The talent of abridging the labours of others, and of communicating much information in few words, is an art not only eminently ul in itself, but productive of great advantages. It enables the reader to take a concise and comprehensive view of those subjects, which, in a more diffuse form, his leisure or his inclination may not permit him to consult; while it ex-ercises the mind of the writer in habits of close reasoning and accurate investigation. The attention which, in works of a complicated or extensive nature, is often distracted by brilliancy of style or variety of materials, is, by a short and faithful analysis, fixed to the merits of the subject, and to the troth of its contents. The chief end of abridging is rather to convey ideas, than multiply words, and to retrench superfluous expressions.
To offer any positive instructions for exercising this useful and valuable talent, is almost unnecessary; since taste, judgment, and critical discernment, are the safest guides. A few suggestions, however, may afford some illustration of the subject.
In attempting to give an analysis or abridgement of any particular production, it will be requisite to read it with proper attention; to examine the design of the author, and to discover the leading features and plan of the whole. Having pe-rmed and digested the work, it will be proper to transcribe only such parts as tend to convey definite ideas, or explain its immediate purpose ; omitting all such remarks as are either inconsistent with, or inapplicable to, the subject.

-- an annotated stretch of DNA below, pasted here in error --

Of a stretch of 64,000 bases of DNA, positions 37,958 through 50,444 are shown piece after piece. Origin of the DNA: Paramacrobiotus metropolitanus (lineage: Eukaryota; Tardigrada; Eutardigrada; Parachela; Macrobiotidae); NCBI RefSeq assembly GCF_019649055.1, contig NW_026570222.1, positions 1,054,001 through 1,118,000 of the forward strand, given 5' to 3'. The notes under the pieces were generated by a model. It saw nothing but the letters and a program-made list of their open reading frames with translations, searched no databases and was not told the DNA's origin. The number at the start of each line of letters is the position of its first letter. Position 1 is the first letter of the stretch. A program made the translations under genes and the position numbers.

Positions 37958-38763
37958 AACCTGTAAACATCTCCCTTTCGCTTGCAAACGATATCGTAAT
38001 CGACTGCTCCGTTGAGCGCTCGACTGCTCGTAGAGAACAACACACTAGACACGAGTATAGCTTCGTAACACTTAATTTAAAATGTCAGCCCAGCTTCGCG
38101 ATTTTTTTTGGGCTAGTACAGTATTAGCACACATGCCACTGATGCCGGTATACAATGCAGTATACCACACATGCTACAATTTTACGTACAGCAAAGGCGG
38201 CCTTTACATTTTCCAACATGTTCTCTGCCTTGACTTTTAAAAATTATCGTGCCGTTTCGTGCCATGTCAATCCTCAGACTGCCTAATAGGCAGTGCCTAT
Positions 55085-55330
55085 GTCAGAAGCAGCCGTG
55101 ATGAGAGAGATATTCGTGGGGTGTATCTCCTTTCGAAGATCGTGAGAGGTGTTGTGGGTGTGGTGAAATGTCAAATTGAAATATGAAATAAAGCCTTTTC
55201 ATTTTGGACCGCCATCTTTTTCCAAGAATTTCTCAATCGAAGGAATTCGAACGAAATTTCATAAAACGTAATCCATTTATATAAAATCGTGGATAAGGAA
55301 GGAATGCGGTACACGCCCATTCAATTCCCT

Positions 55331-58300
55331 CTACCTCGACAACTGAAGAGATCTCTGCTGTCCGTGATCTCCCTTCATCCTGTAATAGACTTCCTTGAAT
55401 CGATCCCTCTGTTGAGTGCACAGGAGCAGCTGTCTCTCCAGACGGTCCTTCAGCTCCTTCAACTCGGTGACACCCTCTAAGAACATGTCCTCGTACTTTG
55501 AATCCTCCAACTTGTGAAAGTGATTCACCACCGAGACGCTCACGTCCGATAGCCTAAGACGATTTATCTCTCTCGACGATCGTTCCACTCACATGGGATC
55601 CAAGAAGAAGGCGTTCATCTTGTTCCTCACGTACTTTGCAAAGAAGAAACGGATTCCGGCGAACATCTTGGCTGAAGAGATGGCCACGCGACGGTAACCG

In works of a more abstruse and comprehensive nature, it will be preferable to convey, as far as possible, the exact expressions of the author; but in those of a lighter description, such as works of imagination, public lectures, orations, essays, etc. it will be sufficient to give an outline of the substance; without directing the attention to the embellishments of style, or the structure of periods.
Abridgement is used also in a more circumscribed sense 5 to signify a short analysis of reference; by which, from a few abstracted particulars, we recur to any subject which has been either neglected or forgotten ; and thus recall it to our recollection. This is particularly useful to those engaged in a variety of literary pursuits, as it preserves a free and unfettered application.
Works of history, in which the ing facts are merely detailed, are often happily abridged for the use of the student. See the article Memorandum.